The nation's Big 6 energy companies are a never far from the headlines, with every new hike in gas and electricity prices leaving the average UK household's domestic energy bills to soar even higher.
Here is how to decide whether fixing is worth your while:
What is a fixed energy tariff?
Fixed gas and electricity tariffs set a 'price per unit' that applies for the duration of your contract irrespective of what happens to energy prices elsewhere.
You can usually arrange to pay a set amount for your energy each month by Direct Debit, usually upfront, which makes it easier to budget.
However, as your energy bills vary depending on your usage it's really important that you regularly submit meter readings so they are as accurate as possible.
If you have been using more energy than you've been paying for you may find yourself in debt to your supplier.
While if you've been paying for more energy than you've been using then your energy supplier will be holding onto your money unnecessarily.
The main benefit of fixing your energy tariff is that it will protect you from any price increases in the near future.
However, if you choose the right tariff you should also be able to reduce the amount you're paying out for gas and electricity.
With a fixed tariff you'll be protected against any price increases for the duration of your agreement.
You are essentially setting a price per unit for your energy until the end of your deal, so even if the energy provider increases their standard tariff charges you won't see your costs go up.
This is useful if you can't afford to pay more for your energy than you do now as you'll have a guarantee that your energy bills won't go up - providing your usage stays roughly the same.
However, you are also likely to have to pay for this protection by starting out on a slightly higher rate than some of the ultra cheap variable tariffs energy suppliers offer online.
This means that if prices stay as they are, or fall during your fixed term deal you could potentially end up paying more than if you'd opted for a variable tariff elsewhere.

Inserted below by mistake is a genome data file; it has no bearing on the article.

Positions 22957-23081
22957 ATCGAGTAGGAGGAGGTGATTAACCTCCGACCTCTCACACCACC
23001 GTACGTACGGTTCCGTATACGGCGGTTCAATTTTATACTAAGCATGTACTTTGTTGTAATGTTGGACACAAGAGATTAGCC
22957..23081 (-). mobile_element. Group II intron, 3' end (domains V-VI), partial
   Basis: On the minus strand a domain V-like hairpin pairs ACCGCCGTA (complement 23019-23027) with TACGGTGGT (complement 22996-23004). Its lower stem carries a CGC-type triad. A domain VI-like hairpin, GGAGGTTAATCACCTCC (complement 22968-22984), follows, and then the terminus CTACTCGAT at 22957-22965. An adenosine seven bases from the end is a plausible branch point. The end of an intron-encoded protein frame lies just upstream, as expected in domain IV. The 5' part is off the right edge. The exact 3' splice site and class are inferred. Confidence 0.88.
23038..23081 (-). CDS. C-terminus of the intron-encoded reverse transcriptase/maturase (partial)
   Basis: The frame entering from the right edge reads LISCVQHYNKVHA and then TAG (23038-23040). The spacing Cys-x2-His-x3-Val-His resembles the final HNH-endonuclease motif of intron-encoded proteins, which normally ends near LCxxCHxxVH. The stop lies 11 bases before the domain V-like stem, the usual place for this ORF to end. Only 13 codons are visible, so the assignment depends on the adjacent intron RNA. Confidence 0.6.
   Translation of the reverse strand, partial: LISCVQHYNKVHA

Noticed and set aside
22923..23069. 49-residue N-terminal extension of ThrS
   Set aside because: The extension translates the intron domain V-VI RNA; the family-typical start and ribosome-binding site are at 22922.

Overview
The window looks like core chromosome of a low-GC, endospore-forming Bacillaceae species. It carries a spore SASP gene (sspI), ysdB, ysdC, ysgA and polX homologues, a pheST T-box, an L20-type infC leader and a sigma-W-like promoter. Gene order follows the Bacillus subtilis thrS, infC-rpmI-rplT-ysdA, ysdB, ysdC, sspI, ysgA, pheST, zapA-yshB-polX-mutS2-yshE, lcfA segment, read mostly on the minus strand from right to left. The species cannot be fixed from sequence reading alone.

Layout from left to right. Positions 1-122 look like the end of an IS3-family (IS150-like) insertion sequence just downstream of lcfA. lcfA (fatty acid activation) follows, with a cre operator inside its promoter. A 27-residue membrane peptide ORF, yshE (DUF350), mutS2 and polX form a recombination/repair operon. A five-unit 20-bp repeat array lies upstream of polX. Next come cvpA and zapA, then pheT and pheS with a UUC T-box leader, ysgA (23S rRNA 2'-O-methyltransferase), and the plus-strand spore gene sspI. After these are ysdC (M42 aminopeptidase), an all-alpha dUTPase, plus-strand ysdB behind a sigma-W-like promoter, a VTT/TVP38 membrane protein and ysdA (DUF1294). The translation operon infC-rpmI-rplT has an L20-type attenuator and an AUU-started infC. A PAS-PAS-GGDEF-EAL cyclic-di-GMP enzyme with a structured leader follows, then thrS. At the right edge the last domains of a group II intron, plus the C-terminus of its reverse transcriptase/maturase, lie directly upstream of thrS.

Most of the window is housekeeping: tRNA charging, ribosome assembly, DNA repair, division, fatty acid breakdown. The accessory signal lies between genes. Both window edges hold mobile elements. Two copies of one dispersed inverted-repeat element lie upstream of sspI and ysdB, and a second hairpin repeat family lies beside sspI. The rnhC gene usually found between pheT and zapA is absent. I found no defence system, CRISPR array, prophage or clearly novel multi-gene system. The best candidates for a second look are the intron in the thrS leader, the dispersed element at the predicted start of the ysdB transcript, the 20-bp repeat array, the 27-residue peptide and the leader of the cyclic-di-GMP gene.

A fixed repayment
If you are struggling to stick to a budget each month or simply want greater control over your finances, knowing exactly how much you'll be paying for your gas and electricity can certainly make life a little easier.
Opting for a fixed tariff, especially if you decide to pay using a direct debit where your repayments will be at a set level makes it easy to budget for the bill each month and means you won't face high bills in the winter months.
Is fixing more expensive?
You may be able to find a tariff that offers cheaper flexible rates than those available from a fixed price deal.
However, as these rates are variable, if the energy supplier decides to up its prices, the amount you pay for your gas and electricity will also increase.
Although variable tariff prices may initially seem cheaper, they could become significantly more costly should prices go up.
This uncertainty is what a fixed energy tariff will protect you against.
However, this reassurance is balanced by the risk that if you find a cheaper tariff or offer in say 3 or 6 months time you are unlikely to be able to switch without incurring a hefty exit fee.
Subsequently you need to be happy to stick with any fixed rate tariff for the duration of the term or any savings you might make could be swallowed up by exit fees.
The only general exception to this is should you move house, where the exit fee is often waived by the provider.
What if prices fall?
If energy prices drop while you're tied into a fixed tariff you won't benefit from cheaper energy prices.
Customers on variable tariffs would see the amount they pay fall in line with price changes, but you would continue to pay the agreed fixed price for the duration of your tariff term.